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More than a billion people suffer from hypertension worldwide

A recently published study by researchers at the NCD Risk Factor Collaboration (NCD-RisC) finds that the number of people with high blood pressure has doubled since 1990. Low-income and middle-income countries are the most affected.

What is high blood pressure?

We speak of high blood pressure when the blood pressure in the arteries rises too high. The two values ​​of blood pressure are usually between 10 and 14 for the maximum pressure, and 6 and 8 for the minimum pressure. Thus, doctors consider a blood pressure of 12-8 to be "normal". Hypertension usually appears with age while other conditions, such as diabetes, are risk factors. A diet high in sodium as well as a lack of exercise can also contribute. Although it usually causes no visible symptoms on its own, chronic hypertension can stress the body, thereby increasing the risk of cardiovascular disease and kidney failure .

That being said, what is the prevalence of hypertension in the world? In a study, researchers from the NCD Risk Factor Collaboration (NCD-RisC), a network of scientists that studies the prevalence of major contributors to non-communicable diseases around the world, attempted to answer this question.

For this work, published in The Lancet, the researchers reviewed more than 1,200 studies conducted over the past thirty years in 184 countries . Together, these studies involved more than 100 million people aged 30 to 79 representative of their population at the national level. These data were then used to estimate trends in hypertension rates in 200 countries and territories.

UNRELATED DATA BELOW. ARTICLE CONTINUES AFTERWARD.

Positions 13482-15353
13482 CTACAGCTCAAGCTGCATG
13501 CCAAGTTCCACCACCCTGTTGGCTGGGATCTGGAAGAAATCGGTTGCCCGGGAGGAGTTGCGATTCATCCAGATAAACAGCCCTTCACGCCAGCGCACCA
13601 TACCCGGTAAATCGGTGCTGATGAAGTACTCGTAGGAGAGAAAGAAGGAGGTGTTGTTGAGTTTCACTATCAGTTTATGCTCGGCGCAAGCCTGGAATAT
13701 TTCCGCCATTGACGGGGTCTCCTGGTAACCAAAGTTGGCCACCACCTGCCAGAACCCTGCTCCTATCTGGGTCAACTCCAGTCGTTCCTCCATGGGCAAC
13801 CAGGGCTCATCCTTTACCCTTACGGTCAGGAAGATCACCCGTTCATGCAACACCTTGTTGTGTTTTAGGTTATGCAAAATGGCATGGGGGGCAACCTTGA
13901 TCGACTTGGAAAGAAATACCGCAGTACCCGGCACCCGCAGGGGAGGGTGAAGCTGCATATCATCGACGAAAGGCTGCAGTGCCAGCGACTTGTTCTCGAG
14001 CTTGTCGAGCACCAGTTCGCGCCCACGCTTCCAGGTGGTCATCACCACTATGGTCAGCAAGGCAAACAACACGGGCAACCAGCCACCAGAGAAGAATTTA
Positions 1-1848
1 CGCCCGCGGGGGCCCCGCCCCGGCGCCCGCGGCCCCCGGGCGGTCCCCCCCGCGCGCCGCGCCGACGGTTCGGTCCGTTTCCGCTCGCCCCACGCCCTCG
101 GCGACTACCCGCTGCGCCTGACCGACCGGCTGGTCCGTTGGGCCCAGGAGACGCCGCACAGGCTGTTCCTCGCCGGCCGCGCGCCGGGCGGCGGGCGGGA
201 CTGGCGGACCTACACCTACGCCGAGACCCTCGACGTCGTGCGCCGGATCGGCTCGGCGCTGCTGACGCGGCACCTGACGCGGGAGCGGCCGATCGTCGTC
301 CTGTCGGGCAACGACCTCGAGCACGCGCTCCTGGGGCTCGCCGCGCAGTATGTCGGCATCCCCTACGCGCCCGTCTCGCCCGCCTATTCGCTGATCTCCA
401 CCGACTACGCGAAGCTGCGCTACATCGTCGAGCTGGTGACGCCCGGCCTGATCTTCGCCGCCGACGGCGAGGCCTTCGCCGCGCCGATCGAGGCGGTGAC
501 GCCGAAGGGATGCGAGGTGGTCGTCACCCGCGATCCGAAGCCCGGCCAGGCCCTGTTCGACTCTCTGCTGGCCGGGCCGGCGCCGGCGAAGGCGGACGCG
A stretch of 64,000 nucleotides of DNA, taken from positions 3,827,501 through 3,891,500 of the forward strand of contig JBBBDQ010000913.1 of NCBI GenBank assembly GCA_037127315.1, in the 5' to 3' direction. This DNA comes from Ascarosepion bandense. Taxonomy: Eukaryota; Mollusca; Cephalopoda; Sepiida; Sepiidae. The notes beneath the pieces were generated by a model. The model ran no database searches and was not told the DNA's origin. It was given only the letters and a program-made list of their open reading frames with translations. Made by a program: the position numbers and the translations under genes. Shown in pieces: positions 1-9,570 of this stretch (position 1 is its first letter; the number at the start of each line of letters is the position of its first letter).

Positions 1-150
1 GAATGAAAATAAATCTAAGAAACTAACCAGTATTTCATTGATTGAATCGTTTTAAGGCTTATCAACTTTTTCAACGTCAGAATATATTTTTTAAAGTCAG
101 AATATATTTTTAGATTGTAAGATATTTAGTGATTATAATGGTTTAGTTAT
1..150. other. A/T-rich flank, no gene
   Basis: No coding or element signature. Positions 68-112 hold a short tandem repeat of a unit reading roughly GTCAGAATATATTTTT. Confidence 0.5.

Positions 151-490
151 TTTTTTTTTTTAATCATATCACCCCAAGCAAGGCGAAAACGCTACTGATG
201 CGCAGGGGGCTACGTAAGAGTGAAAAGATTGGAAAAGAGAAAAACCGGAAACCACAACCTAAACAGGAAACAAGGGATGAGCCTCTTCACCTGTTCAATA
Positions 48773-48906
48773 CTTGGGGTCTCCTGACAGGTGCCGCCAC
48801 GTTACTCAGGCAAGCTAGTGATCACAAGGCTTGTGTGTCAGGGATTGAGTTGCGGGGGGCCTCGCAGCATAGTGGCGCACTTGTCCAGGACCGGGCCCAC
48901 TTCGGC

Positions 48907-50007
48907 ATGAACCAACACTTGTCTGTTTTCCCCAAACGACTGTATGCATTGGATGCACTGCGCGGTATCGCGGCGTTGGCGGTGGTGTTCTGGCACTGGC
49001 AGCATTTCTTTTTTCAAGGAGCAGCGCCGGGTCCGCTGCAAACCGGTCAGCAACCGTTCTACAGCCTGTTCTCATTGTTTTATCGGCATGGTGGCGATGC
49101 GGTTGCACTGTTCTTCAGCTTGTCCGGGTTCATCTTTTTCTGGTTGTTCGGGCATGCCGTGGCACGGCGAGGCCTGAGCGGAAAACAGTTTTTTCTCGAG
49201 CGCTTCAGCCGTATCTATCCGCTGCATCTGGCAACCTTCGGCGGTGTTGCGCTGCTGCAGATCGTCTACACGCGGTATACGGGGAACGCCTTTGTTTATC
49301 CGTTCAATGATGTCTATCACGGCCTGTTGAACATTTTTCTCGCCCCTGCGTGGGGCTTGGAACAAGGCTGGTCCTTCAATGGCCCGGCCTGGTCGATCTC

A growing epidemic

In total, the researchers estimated that more than 1.27 billion people aged 30 to 79 had high blood pressure in 2019. By comparison, "only" 650 million people were affected in 1990. More worryingly, more than half of these cases (about 720 million people) would not be treated for their hypertension .

While countries such as the UK, Spain, Canada and Switzerland have seen steep declines in their prevalence of hypertension since the 1990s, other countries, on the contrary, suffered a sharp increase, in particular Paraguay, Argentina and Hungary and Paraguay. More generally, of the 1.27 billion people concerned, just over a billion people with hypertension live in low- and middle-income countries.

To combat this growing "epidemic" of high blood pressure, researchers urge policies in these countries to promote access to the healthiest foods, in particular by reducing blood pressure. salt consumption and making fruits and vegetables more affordable and accessible. At the same time, additional means must be provided to support diagnostics by expanding universal health coverage and primary care, and ensuring uninterrupted access to effective medicines.